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‘Westerado: Double Barreled’ is high on fun, low on flaws

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Westerado: Double Barreled
Developed by Ostrich Banditos
Published by Adult Swim Games
Available on PC

Your brother and mother have been killed, and your ranch has been burned down. With his dying breath, your brother points you to your uncle’s farm in search of the killer. From this point on, the list of people you can trust is pretty short. Everyone seems to know something about the killer, it’s up to you to find out their price. Welcome to Westerado.

In every game, the killer is randomized, and as you do tasks for people, they’ll reveal a detail about the killer, from the color of his belt buckle, to the size of his hat, that paint a picture of his identity. These details are all neatly stored in your journal. As you narrow down the physical description of the killer, the picture on the left will change to reflect the clues.

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The pixelated art style works very well in this game, as it is detailed enough that you’re never left guessing at to what something is. The argument is often made that pixel art is “lazy” or “easy”; one look at games like Westerado: Double Barreled, or The Escapists, should be enough to lay that to rest. The attention to detail, such as the beat down path of wagon wheels in the dirt, or water lapping against a shore, really brings the world to life.

The map is broken down into screens, with each screen representing a ‘piece’ of the map proper. Checking your journal allows you to see how much of the map is unlocked, as well as how everything fits together. Westerado: Double Barreled also includes a “Fast Travel” component in the form of horses commissioned by the NTS. These horses allow you to move from one place to another quickly, eliminating long treks across the map. However, given the game’s soundtrack, sometimes a little a travel is far from a bad thing.

The game features a stunning soundtrack. From the main menu I was hooked. The music feels like it was lifted from the Spaghetti Westerns of eras passed, and really create a verisimilitude of the Ol’ West. The sound effects are crisp; squeezing the trigger on your six shooter sounds amazing. The crack of the hammer igniting the gunpowder transports you. The music also does a wonderful job of alerting you to danger. When bandits are around, the music changes to a “grittier” feel, and maintains this until all the danger is taken care of, or until you take a dirt nap.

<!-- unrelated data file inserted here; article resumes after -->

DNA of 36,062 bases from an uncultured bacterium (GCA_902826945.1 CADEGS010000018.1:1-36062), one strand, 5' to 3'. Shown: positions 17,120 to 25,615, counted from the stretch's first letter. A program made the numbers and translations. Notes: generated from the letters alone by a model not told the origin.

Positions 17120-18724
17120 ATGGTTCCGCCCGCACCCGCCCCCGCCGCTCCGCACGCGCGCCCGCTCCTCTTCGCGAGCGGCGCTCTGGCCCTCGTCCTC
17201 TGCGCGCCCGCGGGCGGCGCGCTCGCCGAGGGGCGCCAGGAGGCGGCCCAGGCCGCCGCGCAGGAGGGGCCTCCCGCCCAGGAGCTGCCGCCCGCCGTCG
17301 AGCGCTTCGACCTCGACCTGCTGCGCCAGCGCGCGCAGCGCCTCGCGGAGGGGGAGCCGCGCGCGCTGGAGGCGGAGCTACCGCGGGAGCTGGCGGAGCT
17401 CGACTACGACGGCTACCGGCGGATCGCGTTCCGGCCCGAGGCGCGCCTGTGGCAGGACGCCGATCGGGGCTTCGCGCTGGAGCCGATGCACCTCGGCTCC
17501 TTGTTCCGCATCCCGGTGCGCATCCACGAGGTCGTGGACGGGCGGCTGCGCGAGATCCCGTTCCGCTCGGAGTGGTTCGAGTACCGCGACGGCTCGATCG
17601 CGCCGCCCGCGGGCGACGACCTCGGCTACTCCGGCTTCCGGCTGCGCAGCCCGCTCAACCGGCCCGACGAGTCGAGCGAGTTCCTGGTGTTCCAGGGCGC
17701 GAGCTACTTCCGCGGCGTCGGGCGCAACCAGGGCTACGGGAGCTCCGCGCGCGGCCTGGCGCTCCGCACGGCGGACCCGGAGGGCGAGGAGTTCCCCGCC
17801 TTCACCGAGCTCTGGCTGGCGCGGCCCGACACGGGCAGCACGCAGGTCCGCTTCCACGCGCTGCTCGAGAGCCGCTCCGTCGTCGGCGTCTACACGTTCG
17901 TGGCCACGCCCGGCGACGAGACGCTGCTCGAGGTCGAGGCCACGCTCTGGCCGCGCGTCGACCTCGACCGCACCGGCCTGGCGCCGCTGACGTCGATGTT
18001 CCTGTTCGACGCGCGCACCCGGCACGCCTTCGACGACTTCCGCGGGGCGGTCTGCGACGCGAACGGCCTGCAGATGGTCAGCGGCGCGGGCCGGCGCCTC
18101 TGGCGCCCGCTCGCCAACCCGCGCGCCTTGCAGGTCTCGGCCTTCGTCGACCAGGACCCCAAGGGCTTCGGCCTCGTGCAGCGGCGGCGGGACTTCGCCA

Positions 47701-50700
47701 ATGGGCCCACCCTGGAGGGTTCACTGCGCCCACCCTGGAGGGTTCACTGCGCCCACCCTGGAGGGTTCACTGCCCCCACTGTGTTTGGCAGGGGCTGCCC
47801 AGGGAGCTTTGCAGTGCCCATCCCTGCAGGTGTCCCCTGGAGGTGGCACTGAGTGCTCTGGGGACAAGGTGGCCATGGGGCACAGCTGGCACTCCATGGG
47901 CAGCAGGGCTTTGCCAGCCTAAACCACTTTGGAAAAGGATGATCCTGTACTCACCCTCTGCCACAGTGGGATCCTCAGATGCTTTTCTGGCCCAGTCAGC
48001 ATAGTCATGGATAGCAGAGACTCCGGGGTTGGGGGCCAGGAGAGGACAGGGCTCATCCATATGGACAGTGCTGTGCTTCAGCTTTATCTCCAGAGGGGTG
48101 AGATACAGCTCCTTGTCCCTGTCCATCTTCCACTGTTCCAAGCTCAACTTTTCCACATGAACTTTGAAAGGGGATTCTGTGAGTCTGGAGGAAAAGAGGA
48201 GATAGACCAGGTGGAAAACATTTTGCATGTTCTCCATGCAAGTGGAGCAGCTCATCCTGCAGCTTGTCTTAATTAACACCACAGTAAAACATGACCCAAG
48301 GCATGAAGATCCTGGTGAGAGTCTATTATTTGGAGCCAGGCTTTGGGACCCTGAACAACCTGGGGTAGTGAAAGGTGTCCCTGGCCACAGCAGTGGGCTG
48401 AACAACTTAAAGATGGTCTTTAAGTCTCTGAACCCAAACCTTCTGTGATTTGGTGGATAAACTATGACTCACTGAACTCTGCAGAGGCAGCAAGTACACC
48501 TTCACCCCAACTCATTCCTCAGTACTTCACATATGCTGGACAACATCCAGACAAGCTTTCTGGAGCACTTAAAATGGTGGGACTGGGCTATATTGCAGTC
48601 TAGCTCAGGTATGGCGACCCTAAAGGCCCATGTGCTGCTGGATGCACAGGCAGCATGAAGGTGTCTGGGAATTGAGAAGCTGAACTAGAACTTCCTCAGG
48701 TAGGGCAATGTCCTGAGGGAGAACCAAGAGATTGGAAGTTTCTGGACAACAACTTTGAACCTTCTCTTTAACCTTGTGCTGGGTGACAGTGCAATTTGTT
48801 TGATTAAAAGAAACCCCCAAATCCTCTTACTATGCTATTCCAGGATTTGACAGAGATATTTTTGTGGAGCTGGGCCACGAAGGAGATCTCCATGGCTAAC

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The HUD is very clean. Apart from seeing the action on-screen, there is a cutout of a six-shooter in the upper left corner, which shows you if you’re gun is cocked (if you have it drawn), how many bullets you have left in the cylinder, and your “hats”, or lives. You can buy more hats, to a maximum of 3, at a haberdashery however. The game relies heavily on a twitch mechanic for combat, due to you, and enemies, dying from a single shot. This is further maddening by the need to cock your weapon after every shot, and reload. Add to this that there is no aiming reticule, just the hope that you’re lined up correctly when you fire. You will likely get shot a few times, but if you’re lucky, you might manage to knock an enemy’s hat off. Doing so will allow you to collect the hat, and give you an extra life.

There’s a few different ways to make money. You can accompany caravan deliveries and protect them from bandits for some cash, or you can play a couple hands of poker at the saloon. You can upgrade your weapons, and change your clothes, at the general store. If you don’t want to waste your hard earned money, you can test the weapons out in the range. Just remember to return them before exiting, or you’ll face a stiff penalty. If you don’t get caught, however…

All in all, Westerado: Double Barreled is a wonderfully fun game, and has enough packed into it to keep you busy for hours. The fact that the killer is randomized every time will keep you coming back again and again to seek vengeance for your brother and mother. Combine this with the impressive soundtrack, the fast-paced combat, and the witty writing, and you’ve got a recipe for a great game.


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